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moving on to breaks.

Posted: September 15th, 2019, 4:42 pm
by KimVanOrder
I got my cooling situation under control. The steering gear leaking I have a direction and plan. What I need now is your input / secrets to getting my breaks to work better. I have floaters in the front, new linings, and have done a bunch of adjusting. But still have a "week" performance. It stops but am unable to slide the frt. wheels on sand. So what have you all done to improve break performance.

Thanks in advance..

Re: moving on to breaks.

Posted: September 15th, 2019, 7:28 pm
by 1crosscut
Lots of things to do to get brakes working as they should. This past winter I installed a set of floaters on a Model A pickup. It was the first time I had worked with the floaters and they drove me bonkers for a while for a couple of reasons. The main one was I was asked to step into a brake project that had already been started and the owner had gotten frustrated and had thrown in the towel. The other was that lots of little parts of the system as a whole were not spot on and everything added up and the job would never had been good without my going back and making sure everything was right.
The one thing that I did that had a big impact on the floaters working was to replace the adjusting wedges with new ones. A little wear on the adjusting wedges will cause problems.
Go back through the system and make sure that there is no slop in your clevis's etc... and see that the brake actuating arms are leaning forward when at rest and do not for any reason go past 12:00 when the brakes are applied. If they do go past 12:00 you need to fix things so that doesn't happen.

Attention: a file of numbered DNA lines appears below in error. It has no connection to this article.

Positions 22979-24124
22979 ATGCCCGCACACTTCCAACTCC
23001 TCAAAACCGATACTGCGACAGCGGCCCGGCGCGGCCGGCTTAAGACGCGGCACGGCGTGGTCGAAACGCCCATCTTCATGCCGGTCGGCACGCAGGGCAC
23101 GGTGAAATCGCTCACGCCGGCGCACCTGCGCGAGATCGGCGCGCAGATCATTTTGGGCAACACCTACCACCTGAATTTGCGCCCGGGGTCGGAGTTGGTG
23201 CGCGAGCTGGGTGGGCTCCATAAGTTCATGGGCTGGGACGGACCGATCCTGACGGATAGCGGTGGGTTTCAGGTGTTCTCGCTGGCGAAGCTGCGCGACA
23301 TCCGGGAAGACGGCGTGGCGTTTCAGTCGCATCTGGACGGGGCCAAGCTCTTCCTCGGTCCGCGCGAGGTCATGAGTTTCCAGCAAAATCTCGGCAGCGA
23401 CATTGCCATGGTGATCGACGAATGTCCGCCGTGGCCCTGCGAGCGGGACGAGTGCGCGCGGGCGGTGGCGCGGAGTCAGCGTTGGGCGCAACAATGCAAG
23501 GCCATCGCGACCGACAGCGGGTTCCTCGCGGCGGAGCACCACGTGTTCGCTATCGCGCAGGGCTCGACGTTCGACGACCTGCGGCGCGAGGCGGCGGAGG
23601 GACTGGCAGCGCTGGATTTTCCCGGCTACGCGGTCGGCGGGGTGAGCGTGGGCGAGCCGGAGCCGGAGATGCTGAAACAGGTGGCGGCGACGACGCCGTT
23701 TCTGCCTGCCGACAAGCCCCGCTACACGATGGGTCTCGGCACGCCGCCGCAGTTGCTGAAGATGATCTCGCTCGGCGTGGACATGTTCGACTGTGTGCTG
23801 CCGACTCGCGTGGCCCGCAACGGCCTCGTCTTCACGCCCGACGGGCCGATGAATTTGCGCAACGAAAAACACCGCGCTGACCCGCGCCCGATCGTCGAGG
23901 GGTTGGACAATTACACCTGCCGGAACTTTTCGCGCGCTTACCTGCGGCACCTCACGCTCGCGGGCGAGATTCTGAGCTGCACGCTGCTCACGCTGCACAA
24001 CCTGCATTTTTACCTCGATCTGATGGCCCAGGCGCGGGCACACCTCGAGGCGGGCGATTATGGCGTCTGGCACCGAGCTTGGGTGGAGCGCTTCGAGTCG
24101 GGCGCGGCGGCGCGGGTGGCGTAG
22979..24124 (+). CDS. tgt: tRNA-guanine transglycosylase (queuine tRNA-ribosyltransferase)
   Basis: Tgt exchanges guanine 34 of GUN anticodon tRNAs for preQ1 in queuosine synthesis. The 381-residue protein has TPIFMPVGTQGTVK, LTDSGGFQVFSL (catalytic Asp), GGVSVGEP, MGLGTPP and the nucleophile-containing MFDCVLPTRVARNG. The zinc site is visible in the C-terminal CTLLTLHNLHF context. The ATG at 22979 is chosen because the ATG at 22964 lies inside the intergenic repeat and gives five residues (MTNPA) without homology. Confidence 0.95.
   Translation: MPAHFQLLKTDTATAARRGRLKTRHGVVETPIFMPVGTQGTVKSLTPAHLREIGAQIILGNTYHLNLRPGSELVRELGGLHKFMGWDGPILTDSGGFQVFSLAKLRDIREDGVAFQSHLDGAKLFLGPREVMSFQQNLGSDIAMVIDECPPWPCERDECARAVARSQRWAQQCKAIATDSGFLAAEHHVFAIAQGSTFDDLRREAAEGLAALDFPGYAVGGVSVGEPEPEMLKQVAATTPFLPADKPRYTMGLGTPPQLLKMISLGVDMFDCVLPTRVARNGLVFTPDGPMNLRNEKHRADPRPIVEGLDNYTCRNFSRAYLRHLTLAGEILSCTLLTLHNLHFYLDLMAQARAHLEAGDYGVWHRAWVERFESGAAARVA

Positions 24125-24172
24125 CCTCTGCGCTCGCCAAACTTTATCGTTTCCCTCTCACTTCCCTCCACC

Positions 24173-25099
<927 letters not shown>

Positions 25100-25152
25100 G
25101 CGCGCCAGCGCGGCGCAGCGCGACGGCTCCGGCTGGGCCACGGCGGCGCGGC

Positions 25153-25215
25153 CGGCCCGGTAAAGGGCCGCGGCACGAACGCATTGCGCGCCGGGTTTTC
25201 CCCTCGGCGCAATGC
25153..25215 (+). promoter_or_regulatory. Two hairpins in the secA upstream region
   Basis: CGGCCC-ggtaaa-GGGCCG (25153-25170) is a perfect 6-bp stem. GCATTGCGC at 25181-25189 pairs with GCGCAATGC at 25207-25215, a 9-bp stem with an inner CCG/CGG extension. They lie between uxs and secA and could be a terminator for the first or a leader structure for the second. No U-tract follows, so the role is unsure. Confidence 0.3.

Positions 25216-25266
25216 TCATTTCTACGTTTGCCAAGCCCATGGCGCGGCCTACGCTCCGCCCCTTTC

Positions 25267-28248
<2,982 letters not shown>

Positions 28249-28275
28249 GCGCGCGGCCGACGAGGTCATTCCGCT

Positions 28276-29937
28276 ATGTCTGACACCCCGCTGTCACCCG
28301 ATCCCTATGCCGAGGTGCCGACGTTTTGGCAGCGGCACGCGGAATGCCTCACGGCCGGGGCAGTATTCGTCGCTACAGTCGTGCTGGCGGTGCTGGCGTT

Re: moving on to breaks.

Posted: September 15th, 2019, 8:15 pm
by tiredtruckrestorer
Sir, there are a lot of things that have to be checked when you're working on these trucks with mechanical brakes. I'll start with a few. Check the brake cross-shaft where all the brake rods attach to under the middle of the truck. This shaft should just turn in the bushings, not jump around. Check the clevis pins and yokes for wear too. Some may have to be drilled out and oversize pins used. Make sure the brake rods are straight. Bends in the rods try to striaghten out when pressure is applied. Disconnect the brake rods at the actuating arm of each wheel. Move the actuating arm by hand in the direction as if you were applying the brakes. If the arm moves freely by hand past 90 degrees straight up without pressure, then you have internal brake problems. Once the lever goes over the 90 degree mark you loose the mechanical advantage. If so, it could be the length of the operating shaft that goes down the middle of the kingpin (for front brakes). When you had the front brakes apart, did you check the length of the pins that attach to the brake shoes that ride on the cone shaped brake adjuster? These pins have to be the same length per wheel. Did you fit the shoes to the drums? The pressed steel drums used on most AA's are usually out-of-round too. I have ground some on a brake machine to true them up. Lay the shoes in the drum and make sure the whole lining makes contact. I used a belt sander to dress the shoes to fit. Some car fellows re-arch the shoes instead. I haven't tried that with the AA's shoes. What kind of brake lining did you use? I believe the brass impregnated lining works best with the pressed steel drums. A lot of the car quys switched to more modern lining that seems to work better with the new cast drums made for them. Like I said at the beginning. There are a lot of little things that can add up to bad brakes. Leave me know what you find.


Re: moving on to breaks.

Posted: September 17th, 2019, 4:22 pm
by KimVanOrder
So !!! Bottom line is to do everything, Perfectly!! I did everything mentioned, BUT.... I know it did not get done Perfectly. This will be a good Winter job when I have a lot of time to tweek everything. Thank you both for your feed back.. I'll keep you posted. For now the steering gear box needs to be finished up..